|Part||Part No.||Qty||Vendor||Price (Total)|
|Microchip 8-bit PIC Microcontroller (U1)||PIC18F4520||1||N/A||N/A|
|Maxim Quad, 2-Wire Serial 8-Bit Digital-to-Analog Converter (U2)||MAX520||1||Digi-Key||$9.28|
|Emtel 150W, 12V Power Supply||EMV15012V||1||N/A||N/A|
|Emtel EMV15012V Wiring Kit||61-EMV15012VWK||1||N/A||N/A|
|Legacy Series II 4-channel, 300W Power Amplifier||LA160||1||N/A||N/A|
|Keystone Electronics Snap-Fit 90 PC Phono Jack||901K-ND||3||Digi-Key||$3.81|
|Radioshack 6-Ft. Shielded Cable, RCA Plug to RCA Plug||42-2367||3||Radioshack||$14.97|
|20-ft Monster Cable 16-Gauge Speaker Wire||S16-2XLN||1||Radioshack||$9.97|
The PIC sends a digitized version of three sine waves to the DAC for conversion. The signal then passes through a LPF filter before going to a power amplifier and finally the speakers themselves, which vibrate the surface plate.
The PIC would step through the sampled sine wave, stored in program memory, and send the values to the DAC. Since we need 3 individual sine waves, we selected the Maxim MAX520, a quad DAC IC. It uses I2C with which our PIC easily interfaces and a simple message protocol.
Originally, our hopes were to use the PIC's built-in PWM functionality to control the speakers and pass the signal through a low-pass filter to create our sine wave. Quickly, we realized that method did not give us the control over the amplitude and phase that we needed to create a line sink. Another idea was to use digital potentiometers in a configurable all-pass filter as a second filter, after low-pass filtering a PWM/square wave signal. This would allow us to control the amplitude and phase response of the filter by controlling the digital potentiometer. Despite, it's usefulness, this method was very complex since it would require fine control of the filter and be very susceptible to noise or error. Our final method, as mentioned previously, involved a Look-Up Table with a full period of a sine wave and a DAC.
The PIC has a sine wave stored in program memory in the form of a look-up table (LUT) (really not necessary but larger projects might need this). The main code simply steps through the LUT and outputs that value to the DAC. This will create a "stepping" sine wave, which get smoothed out by the passive LPF before the signal is sent to the power amplifier. There is a interrupt service routine that occurs every .825 seconds to alternate between two orthogonal line sinks, to create a node to which a time piece will go. Additionally, every 10 seconds within the interrupt, the time is changed in that the position of the node moves to the next hour. Our code has the hour positions hard coded and simply steps through all of them. More positions can easily be added for better resolution, which would be useful in an hour hand.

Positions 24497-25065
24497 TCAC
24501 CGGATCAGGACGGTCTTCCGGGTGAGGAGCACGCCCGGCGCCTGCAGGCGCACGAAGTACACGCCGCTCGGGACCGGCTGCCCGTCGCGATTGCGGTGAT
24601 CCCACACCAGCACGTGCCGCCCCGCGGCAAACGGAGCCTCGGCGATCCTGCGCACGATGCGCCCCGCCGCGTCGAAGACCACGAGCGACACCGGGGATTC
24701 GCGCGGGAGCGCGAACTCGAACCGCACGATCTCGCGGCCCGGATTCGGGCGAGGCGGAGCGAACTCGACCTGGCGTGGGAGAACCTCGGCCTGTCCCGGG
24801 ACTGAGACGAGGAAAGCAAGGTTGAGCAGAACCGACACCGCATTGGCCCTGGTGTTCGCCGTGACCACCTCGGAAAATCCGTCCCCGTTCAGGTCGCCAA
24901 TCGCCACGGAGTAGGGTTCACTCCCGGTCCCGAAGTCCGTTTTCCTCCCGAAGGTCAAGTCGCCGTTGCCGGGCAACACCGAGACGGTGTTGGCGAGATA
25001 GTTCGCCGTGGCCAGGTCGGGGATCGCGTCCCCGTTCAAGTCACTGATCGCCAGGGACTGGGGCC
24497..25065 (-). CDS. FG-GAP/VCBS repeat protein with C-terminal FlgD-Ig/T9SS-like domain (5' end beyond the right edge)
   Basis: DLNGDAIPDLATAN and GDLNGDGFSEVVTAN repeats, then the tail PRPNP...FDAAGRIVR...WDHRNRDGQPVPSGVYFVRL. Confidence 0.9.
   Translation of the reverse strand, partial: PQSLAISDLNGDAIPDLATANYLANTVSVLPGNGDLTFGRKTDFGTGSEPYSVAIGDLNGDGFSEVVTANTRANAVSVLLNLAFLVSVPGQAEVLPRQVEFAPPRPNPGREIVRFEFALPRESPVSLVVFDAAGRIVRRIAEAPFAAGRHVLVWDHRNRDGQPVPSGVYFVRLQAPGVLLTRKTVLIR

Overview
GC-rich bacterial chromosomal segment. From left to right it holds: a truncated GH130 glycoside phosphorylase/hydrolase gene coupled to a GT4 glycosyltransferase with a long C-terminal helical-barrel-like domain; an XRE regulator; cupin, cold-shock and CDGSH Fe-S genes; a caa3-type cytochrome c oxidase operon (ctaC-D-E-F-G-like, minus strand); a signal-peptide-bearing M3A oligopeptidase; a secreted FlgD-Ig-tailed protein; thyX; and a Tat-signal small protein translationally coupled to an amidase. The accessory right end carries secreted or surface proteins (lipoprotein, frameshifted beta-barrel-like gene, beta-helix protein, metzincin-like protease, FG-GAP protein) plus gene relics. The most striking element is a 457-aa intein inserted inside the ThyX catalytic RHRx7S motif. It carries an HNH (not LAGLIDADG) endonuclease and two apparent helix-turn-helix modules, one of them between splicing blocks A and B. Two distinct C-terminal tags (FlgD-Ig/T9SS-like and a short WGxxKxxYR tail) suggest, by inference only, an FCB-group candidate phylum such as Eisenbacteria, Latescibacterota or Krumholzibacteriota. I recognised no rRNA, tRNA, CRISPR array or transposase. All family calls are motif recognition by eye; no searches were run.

We were able to get our project working so that the plate moves an object placed anywhere on the plate to the correct time and then moves the objects around the clock face, acting as the hour "hand" of a clock. However, we increased the speed so that it takes about 2 minutes for objects placed on the clock to move around so that it is easy to demonstrate. Check out the working Vibratory Clock here.
- Independent Speaker Control — each speaker was able to be controlled entirely independently of the other two in terms of amplitude and phase.
- Line Sinks — objects placed at any point on the platform moved to a point on a single line.
- Nodes — two line sinks were created to move an object at any point on the platform to a single specified point elsewhere on the platform.
- Clock Face Positioning — an object placed on the platform moved to each number of a 12-hour cycle
- Surface Dependency — objects tested in lab moved accurately around the clock face; however, when moved to a different location the objects behaved erratically and no longer told time. In the future the clock should be isolated from its resting surface.
- Vibration Transmission — significant vibrations were transmitted from the speakers into the surface which may have contributed to the previous problem. Damping of the speakers may reduce the effects of this problem.
- Hour hand Resolution — the hour hand moves through twelve positions in a twelve-hour cycle. In a twelve-hour cycle 360 positions (six positions per hour) or 720 positions (twelve positions per hour) would be ideal.
- Noise — simple car audio stereos generated distracting audible noise when vibrating the plate. Ultrasonic voice coil actuators could be used to eliminate this noise.